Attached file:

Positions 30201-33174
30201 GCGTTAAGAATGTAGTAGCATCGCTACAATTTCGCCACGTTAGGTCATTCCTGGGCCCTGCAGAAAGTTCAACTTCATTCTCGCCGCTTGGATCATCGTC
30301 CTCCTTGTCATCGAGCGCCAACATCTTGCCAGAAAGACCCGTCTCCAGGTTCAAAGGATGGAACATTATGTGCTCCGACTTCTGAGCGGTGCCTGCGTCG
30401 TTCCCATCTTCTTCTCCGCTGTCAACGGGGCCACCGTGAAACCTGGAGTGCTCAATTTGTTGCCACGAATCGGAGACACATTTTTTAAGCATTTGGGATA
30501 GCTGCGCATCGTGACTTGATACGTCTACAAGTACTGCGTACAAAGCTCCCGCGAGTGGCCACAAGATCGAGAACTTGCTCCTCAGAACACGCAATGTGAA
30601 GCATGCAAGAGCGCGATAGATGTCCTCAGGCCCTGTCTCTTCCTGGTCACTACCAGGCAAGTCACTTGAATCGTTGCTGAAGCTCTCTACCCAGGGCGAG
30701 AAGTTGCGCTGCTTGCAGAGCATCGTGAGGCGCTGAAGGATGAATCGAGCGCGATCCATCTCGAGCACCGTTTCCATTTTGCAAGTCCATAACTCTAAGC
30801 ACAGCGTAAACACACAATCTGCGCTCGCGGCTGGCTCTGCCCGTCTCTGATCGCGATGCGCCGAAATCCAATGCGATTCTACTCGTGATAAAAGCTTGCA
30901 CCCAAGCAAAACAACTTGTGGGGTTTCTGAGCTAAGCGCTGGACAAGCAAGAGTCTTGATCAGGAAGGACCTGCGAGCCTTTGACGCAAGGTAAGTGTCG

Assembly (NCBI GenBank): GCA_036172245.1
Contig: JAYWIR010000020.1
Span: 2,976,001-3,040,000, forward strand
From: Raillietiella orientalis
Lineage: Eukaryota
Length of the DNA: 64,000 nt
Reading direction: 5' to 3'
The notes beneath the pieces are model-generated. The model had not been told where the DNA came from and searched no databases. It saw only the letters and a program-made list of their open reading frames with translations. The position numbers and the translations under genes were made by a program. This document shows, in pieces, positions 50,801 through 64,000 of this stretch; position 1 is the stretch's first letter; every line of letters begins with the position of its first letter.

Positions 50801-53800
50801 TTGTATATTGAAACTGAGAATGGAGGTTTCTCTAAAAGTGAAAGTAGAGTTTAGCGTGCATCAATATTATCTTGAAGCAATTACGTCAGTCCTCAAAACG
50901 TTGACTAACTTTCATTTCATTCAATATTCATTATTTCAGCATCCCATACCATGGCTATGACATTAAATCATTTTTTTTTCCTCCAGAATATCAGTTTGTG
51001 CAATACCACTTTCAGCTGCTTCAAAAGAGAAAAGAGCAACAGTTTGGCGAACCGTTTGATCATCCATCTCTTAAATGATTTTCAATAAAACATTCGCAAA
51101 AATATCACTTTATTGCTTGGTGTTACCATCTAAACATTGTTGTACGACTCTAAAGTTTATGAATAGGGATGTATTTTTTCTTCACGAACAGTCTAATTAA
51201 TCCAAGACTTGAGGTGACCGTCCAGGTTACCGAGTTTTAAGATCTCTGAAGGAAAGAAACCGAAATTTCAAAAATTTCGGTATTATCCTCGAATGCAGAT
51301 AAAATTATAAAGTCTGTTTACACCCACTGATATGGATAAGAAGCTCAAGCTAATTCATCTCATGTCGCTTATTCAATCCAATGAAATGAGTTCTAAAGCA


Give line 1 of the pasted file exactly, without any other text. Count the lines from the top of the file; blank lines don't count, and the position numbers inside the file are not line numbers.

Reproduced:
Positions 30201-33174